Teachers, board and fuel, $200.

REMARKS.—There is no return from Holland, but only a certificate of the number of persons between 4 and 16 years of age, and the amount of money raised by taxes for the support of schools.

SELECTIONS FROM REPORT. * * Universal praise is no praise at all. When we say that our teachers, during the past year, did well, we would not be un

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derstood to mean, that some of them might not have done better. There is always room for improvement, and in nothing more than in the science of teaching, training and governing, undisciplined and untaught minds.

There are several things that lie in the way of the improvement of our schools, which it is the business of your committee to point out, that a reform may take placé soon.

Our schoolhouses are uncomfortable places of abode, in their present condition, and it is obvious that something must be done soon, to make them better. Our children, as the houses now are, sometimes suffer with the cold, sometimes with the smoke, and always with uncomfortable seats and writing tables.

Another thing that lies in the way of the improvement of our schools, is a want of uniformity in class books *

Apother difficulty, is the want of prompt and constant attendance by our scholars. Some of them are not at school till late in the morning, and others want. leave of absence by the middle of the afternoon. Such get but little, or no good themselves, and they injure others, for coming in and going out of school, in the proper hours of study, makes confusion among the whole.

Another evil, that is in the way of the improvement of our schools, is the want of a deeper interest of the parents of our children, in these schools. It was not so in former days. Some 20 or 30 years ago, your committee were teachers of Common Schools, and so far as they are acquainted, parents took a greater and deeper interest in these schools, than they now. do. The close of a district school then, was quite a holyday. The schoolhouse, inside, would be as white and clean, as soap and water and many hands could make it; the scholars dressed in their best habit, and the whole house full to overflowing, of fathers and mothers, brothers and sisters, and others, from neighboring distriets. This closing examination and exhibition of the school, was anticipated from the beginning, by the teachers and their scholars, and much pains were taken to make it meet the high expectation of the districts and of the town. At the present day, parents seem to stand aloof, and are seldom seen inside of a schoolhouse, when the school is in session.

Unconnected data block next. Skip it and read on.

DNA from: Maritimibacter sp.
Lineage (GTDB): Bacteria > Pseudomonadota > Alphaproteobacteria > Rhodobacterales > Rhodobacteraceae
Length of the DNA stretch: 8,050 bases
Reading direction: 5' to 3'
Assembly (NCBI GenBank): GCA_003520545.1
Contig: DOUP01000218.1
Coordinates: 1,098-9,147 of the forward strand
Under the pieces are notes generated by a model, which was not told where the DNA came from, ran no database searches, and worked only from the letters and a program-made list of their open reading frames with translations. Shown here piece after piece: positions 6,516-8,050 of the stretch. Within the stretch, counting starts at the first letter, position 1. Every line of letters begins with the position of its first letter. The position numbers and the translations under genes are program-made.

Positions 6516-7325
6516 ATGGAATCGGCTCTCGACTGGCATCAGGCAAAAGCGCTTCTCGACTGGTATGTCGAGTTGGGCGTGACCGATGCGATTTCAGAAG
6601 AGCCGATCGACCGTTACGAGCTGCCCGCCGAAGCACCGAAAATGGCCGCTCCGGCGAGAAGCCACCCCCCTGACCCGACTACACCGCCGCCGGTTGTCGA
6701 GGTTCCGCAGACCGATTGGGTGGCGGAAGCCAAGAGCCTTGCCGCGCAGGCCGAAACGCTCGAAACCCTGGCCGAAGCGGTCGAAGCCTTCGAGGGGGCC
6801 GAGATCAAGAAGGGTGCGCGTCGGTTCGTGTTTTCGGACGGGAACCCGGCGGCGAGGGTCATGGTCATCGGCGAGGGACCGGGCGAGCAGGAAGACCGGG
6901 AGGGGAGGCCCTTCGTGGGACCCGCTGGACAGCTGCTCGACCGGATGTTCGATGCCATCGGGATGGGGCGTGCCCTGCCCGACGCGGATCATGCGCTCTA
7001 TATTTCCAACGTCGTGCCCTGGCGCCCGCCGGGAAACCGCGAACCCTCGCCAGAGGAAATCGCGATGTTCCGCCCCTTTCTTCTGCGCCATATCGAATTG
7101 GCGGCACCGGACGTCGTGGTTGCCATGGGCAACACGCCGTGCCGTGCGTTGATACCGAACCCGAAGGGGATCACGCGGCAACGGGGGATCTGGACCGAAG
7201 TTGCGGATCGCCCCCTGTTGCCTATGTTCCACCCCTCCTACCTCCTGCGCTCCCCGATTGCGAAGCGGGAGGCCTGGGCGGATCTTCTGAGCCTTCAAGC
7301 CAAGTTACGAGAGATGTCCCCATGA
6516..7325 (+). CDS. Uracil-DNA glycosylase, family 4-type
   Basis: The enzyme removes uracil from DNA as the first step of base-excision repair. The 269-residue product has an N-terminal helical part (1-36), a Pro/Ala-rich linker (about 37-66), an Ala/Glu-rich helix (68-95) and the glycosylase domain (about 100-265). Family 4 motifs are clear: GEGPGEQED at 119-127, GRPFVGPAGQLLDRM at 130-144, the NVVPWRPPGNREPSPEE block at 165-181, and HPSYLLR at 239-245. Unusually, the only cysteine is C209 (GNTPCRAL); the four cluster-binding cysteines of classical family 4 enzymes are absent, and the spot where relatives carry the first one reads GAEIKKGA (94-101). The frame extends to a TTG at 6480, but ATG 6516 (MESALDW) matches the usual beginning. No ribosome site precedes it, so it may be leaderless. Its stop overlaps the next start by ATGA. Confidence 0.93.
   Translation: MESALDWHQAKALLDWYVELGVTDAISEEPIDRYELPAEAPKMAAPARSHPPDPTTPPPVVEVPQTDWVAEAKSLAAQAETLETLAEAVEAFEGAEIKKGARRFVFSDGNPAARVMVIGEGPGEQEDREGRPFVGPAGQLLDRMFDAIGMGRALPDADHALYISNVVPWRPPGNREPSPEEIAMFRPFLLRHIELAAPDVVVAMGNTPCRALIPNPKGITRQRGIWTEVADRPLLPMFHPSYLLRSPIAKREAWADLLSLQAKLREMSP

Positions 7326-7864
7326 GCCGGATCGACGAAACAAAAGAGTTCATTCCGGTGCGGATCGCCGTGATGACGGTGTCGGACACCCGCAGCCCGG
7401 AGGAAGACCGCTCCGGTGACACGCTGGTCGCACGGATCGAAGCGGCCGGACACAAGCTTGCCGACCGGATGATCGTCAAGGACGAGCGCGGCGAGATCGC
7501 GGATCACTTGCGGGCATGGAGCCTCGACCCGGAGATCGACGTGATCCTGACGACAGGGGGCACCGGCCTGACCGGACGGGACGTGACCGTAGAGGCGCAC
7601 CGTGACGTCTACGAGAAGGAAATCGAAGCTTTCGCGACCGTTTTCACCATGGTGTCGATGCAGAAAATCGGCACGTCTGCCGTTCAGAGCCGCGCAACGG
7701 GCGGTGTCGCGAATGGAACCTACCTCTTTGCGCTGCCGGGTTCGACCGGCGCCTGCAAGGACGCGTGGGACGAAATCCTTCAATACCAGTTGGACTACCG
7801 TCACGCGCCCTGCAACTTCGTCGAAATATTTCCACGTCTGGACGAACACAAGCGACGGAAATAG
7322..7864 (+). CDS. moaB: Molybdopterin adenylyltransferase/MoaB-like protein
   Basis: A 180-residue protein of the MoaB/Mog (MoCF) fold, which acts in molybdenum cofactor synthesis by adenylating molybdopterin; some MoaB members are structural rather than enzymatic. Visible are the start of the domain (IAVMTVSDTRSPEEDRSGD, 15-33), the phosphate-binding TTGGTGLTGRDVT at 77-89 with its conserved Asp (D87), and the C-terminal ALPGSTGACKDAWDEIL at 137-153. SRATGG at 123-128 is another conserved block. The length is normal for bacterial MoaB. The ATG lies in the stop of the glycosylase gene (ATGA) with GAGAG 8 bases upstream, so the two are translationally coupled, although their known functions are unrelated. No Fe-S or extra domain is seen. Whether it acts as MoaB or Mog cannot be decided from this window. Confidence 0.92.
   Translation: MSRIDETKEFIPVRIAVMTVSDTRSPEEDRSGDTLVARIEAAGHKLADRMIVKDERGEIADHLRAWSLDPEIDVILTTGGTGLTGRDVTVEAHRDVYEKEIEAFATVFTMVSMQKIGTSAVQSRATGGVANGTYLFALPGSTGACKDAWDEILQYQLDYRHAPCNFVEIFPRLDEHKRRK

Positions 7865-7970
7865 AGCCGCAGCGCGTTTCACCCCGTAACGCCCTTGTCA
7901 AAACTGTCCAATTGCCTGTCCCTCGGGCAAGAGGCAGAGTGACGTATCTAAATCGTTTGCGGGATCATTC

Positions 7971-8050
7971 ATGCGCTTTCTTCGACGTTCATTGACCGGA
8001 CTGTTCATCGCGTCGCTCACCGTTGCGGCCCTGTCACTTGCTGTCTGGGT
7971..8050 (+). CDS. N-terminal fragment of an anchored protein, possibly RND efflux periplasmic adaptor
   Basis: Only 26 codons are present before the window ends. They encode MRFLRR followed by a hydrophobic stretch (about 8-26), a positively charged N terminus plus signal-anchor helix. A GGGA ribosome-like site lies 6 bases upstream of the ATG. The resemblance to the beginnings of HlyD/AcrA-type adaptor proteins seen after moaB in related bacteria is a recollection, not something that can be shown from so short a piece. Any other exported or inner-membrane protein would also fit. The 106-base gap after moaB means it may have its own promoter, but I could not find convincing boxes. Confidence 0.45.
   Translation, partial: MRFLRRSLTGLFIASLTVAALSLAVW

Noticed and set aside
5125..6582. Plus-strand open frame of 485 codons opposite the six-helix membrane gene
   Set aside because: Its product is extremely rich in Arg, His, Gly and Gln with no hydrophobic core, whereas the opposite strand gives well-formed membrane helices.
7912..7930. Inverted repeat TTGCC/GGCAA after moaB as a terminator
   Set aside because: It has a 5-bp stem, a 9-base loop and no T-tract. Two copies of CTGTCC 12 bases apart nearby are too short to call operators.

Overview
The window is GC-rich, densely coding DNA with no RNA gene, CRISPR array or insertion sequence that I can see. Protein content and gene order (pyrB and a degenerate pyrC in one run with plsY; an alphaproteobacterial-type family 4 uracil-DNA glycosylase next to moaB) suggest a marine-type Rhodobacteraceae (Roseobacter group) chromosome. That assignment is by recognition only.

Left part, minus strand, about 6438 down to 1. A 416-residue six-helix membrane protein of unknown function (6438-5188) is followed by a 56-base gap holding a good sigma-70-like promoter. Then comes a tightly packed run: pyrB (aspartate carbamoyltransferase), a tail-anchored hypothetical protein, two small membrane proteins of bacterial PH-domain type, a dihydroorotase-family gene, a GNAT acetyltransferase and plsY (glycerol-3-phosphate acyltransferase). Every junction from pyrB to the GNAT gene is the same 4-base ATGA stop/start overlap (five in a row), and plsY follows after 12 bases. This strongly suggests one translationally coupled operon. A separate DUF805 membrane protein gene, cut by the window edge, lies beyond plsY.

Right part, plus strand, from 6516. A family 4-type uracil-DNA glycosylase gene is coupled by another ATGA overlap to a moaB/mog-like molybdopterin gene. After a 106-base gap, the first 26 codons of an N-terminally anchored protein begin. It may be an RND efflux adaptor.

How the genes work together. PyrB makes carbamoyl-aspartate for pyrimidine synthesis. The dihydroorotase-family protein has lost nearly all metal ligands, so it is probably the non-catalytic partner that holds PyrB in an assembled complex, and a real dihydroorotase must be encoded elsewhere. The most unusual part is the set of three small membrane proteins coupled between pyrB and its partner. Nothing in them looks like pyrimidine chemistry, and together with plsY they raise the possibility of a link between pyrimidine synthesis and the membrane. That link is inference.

While we are teaching our children to be wise, we must teach them to be good, or they will make a bad use of their wisdom. If sound religion be not made the foundation of an education, the superstructure will fall to the ground. The history of the human character proves this. We should, therefore, desire good men to teach our schools, that they may diffuse a spirit of goodness into the minds of our children, at the same time they are teaching them human knowledge.

SCHOOL COMMITTEE.-JAMES SANDFORD, ZEBINA FLETCHER, DAVID B. DEAN.

LONGMEADOW,

Ş(1) Population, 1,251. Valuation, $300,172 50.
(1)

Number of Public Schools, 8. (2) No. of Scholars of all ages in all the Schools-In Summer, 235—In Winter, 334. (3) Average altendance in the Schools In Summer, 188~In Winter, 277. (4) No. of persons between 4 and 16 years of age in the town, 326.–No. of persons under 4

years of age who attend School, 12.—No. over 16 years of age who attend School, 27. (5) Aggregate length of the Schools, 58 mths. 7 days—In Summer, 28 7–In Winter, 30. (6) No. of Teachers in Summer—M. -F. 8.—No. of Teachers in Winter-M. 5–F. 6. (7) Average wages paid per month, including board—To Males, $22 20—To Females, $10 91. (8) Average value of board per month Of Males, $7 20_Of Females, $5 37. (9) Average wages per month, exclusive of board of Males, $1500-Of Females, $5 54. (10) Amount of money raised by taxes for the support of Schools, including only the wages of